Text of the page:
Ghaziabad, India: The Aam Aadmi Party(AAP), a political party elected democratically who’s headquarters were attacked on the morning of January 8th in Ghaziabad district located in the outskirts of Delhi. The attack was carried out by a mob of 30-40 Hindu Raksha Dal right-wing activists to protest against AAP leader, Prashant Bhushan’s comment that deployment of army in Jammu and Kashmir should be on the basis of opinion of the people of the state. This attack on Mr. Bhushan is to deter him for supporting minorities and for exercising his right of Freedom of speech and expression guaranteed under the Indian Constitution.

India has tens of thousands of troops stationed in the disputed Kashmir territory. The divided Himalayan region, which is also claimed by Pakistan, has been the scene of a violent insurgency against Indian rule for more than 20 years. Tens of thousands of people have been killed.

This is not for the first time that Prashant Bhushan has faced fire over his remarks on Kashmir. In October 2011, Prashant Bhushan was beaten up by three people inside his chamber in the Supreme Court, because of his comments on the removal of the Armed Forces Special Powers Act from the Kashmir Valley, and for his comments on a plebiscite in Kashmir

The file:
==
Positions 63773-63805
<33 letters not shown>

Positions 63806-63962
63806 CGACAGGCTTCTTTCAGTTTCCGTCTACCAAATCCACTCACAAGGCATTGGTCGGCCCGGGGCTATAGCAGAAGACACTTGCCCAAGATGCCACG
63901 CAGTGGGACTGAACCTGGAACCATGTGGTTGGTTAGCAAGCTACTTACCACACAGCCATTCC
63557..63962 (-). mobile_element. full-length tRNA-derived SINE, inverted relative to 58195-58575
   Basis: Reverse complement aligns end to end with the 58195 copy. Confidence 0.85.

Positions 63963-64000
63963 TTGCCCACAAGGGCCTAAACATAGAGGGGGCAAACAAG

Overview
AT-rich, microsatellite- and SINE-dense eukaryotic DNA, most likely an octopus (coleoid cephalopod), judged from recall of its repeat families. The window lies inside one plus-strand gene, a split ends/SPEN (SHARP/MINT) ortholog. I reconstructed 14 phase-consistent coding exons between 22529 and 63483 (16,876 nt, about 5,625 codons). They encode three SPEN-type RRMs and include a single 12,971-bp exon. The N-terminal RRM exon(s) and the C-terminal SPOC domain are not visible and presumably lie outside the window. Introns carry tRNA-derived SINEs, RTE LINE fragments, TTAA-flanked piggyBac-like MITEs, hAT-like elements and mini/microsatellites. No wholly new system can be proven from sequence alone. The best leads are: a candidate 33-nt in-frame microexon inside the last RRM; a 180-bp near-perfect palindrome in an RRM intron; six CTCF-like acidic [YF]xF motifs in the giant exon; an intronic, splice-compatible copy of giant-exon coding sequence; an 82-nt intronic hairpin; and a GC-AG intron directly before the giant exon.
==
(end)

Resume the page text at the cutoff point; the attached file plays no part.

Only days later in another isolated incident, members of the AAP were also attacked by 3-4 unidentified people during a membership drive in the southern Indian city of Bangalore.

“Our guys were campaigning near Bellandur on outer ring road when a gang of four to five unidentified men abused and manhandled our people, they were hit,” told AAP’s Karnataka spokesperson Rohit Ranjan.

The AAP was formed a little over a year ago where a group of like-minded people, disenchanted by the way politics works in India decided to take matters into their own hands. The AAP made a stellar debut by coming to power in Delhi after a historic win with 28 out of 70 seats. This after the nation had been expecting the Bhartiya Janta Party (BJP) to obtain a clear majority in Delhi, after 15 years of dissatisfied Congress rule and with the recent rise of BJP’s Narendra Modi.

However, the people’s verdict proved otherwise and the frustration of the members of the right-wing groups and corrupt parties in the helm so far, is clearly seen in these incidents. It is distressing at the same time to see that the offices of the parties of even the Chief Minister of the National Capital are not safe. What can the common man then expect for themselves and their families?

The recent attacks in Delhi and Bangalore can be compared to those carried out by Nazis on the trade union and Communist Party (KPD) offices, homes of left-wingers as well as offices of the Social Democrats, around the German Federal Election of 1933. Engulfed by the violence the ordinary citizen cannot at the same time, expect to live in peace and without fear of risk to their property or themselves.

Will history repeat itself by being witness to more such incidents in the Indian state today?